APS – Fails Direct Instruction Expenditures Test in FY12 – Reasons Given Do Not Hold Up to Scrutiny – Administrators Favored Over Students

Under GA law, 65% of each school district’s expenditures must go to Direct Instruction and the calculation and allowable expenses is spelled out by the GA Department of Education. In addition waivers can be obtained for exceeding certain student achievement levels or for “financial hardship”. It appears that APS determined that it had not met the 65% threshold for FY12 and the Board of Education authorized Superintendent Davis to request a waiver under the “financial hardship” exception. Please note that as of today, I have been unable to determine if in fact a waiver was actually requested or if the waiver was granted by the GA DOE. 

However, the fact that the Board authorized Superintendent Davis to seek a “financial hardship” waiver reveals a lot. As shown in the Board Resolution, the Board of Education sought a “financial hardship” waiver “because of the current economic crisis which has resulted in a decline of revenue, cuts from the State for state programs, and cumulative cuts from the State QBE funding”. On its face, the request seems reasonable until you begin looking at the numbers.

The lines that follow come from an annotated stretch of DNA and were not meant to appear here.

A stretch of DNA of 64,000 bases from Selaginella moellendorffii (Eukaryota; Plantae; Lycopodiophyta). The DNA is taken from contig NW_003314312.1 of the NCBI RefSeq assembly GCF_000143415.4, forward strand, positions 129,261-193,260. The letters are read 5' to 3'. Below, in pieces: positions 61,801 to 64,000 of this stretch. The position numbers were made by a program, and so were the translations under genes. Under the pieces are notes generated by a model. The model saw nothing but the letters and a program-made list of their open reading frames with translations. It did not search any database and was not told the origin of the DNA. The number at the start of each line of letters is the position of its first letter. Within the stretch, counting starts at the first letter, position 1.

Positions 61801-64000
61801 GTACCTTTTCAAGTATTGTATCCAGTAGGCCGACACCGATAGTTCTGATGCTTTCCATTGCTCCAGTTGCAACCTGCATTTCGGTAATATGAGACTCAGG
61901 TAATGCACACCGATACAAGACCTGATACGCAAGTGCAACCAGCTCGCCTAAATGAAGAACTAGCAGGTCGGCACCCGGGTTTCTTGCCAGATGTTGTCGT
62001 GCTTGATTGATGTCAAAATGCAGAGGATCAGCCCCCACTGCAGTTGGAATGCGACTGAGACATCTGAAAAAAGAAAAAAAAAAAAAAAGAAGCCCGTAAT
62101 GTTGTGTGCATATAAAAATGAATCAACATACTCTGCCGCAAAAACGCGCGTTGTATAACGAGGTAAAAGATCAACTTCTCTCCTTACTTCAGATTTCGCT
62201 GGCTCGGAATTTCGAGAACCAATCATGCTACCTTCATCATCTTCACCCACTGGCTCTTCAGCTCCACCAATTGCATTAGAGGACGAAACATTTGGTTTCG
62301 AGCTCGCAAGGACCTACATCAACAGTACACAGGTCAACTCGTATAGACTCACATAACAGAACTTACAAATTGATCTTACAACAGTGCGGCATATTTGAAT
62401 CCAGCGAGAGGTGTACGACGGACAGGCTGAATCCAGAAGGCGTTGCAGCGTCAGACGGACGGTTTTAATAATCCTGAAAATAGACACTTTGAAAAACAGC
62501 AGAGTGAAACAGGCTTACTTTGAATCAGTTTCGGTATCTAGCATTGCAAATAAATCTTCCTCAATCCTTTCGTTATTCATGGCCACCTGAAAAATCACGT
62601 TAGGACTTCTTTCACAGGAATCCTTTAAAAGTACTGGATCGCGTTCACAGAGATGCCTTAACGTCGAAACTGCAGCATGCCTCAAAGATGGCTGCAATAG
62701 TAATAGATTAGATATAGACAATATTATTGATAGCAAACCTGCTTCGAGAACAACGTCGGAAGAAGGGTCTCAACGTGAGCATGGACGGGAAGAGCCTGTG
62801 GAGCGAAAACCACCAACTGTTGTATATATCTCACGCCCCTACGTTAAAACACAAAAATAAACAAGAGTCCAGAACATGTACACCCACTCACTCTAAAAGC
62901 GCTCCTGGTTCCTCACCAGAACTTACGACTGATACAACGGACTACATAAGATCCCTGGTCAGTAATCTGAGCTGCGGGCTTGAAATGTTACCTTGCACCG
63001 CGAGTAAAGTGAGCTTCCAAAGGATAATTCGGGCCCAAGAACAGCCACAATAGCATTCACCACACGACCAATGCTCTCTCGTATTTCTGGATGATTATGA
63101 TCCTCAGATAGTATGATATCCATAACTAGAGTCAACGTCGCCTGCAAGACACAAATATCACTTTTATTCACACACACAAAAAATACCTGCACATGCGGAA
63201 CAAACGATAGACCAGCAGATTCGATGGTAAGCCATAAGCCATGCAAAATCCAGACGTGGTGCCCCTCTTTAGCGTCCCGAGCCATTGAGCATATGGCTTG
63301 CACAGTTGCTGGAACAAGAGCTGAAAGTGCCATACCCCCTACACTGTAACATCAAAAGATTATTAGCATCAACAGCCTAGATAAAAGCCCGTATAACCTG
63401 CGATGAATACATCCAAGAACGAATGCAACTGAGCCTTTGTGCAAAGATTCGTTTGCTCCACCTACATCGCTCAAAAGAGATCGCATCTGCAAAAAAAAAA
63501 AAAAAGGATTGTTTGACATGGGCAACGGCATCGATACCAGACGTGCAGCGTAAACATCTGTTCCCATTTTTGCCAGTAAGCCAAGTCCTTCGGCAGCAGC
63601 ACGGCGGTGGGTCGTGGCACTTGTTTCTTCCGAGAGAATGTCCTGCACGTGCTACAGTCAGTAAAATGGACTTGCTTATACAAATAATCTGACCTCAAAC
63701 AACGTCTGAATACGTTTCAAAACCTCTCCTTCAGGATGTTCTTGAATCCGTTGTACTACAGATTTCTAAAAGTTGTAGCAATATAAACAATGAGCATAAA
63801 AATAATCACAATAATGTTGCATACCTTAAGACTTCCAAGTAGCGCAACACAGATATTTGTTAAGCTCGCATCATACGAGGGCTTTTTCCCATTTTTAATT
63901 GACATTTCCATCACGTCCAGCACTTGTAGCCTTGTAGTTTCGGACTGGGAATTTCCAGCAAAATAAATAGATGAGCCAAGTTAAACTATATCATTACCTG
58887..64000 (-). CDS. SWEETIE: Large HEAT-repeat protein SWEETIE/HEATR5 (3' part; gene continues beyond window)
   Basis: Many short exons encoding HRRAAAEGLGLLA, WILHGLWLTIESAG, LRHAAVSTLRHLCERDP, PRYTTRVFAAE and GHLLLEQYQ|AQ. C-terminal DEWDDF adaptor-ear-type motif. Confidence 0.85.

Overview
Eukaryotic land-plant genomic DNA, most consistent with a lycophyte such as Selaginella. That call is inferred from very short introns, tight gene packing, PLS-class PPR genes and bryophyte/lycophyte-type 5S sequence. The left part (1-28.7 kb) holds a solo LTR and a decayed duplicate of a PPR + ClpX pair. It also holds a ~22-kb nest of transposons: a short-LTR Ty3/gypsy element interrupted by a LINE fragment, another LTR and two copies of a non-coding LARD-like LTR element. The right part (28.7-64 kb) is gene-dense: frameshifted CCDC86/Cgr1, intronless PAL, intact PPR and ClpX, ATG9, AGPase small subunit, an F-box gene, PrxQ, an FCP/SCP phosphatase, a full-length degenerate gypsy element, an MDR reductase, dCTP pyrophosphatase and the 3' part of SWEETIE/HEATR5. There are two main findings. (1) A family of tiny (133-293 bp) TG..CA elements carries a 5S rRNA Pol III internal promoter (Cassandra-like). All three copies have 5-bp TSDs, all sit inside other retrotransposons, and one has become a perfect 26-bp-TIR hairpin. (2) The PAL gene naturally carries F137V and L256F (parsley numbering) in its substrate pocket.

It is important to remember that the request was made in October 2012 – three months after the end of FY12 and when all the numbers were know and not subject to major revision. So let’s look at the actual numbers to see where the “financial hardship” claimed shows up:

  1. “Decline of revenues” – overall, local and State revenues in total for the General Fund were up by $19 million, or 3% over the prior year. No apparent “financial hardship” here.
  2. “Cuts from the State for state programs and cumulative cuts from the State QBE funding” – in FY12, State funds were $13 million (10%) higher than in FY11 and $33 million (31%) higher than FY10. Again, no apparent “financial hardship” here.

So, given that the numbers do not add up to “financial hardship”, why didn’t APS meet the 65% requirement and then have to request a waiver? Based on the spending priorities adopted by the Board over the last five years (ending in FY12), the answer is very clear. Spending on Direct Instruction has come down approximately 7% – which is reasonably consistent with changes in enrollment. However, spending on all other categories – including School Administration, Operations, Transportation and General Administration – are only down 4%. And the worst offenders are School and General Administration, whose expenditures have INCREASED by approximately 1%. 

As I have noted before, and it is also clear in this analysis, School and General Administration costs continue to be out of control and inconsistent with the cuts in spending for students and teachers.

And it does not appear that this issue was fixed in FY13 – will they fix it in FY14? As noted before, so far there is no indication that spending cuts will hit the seemingly favorite constituency of the Board – School and General Administrators! It is a sad state of affairs.


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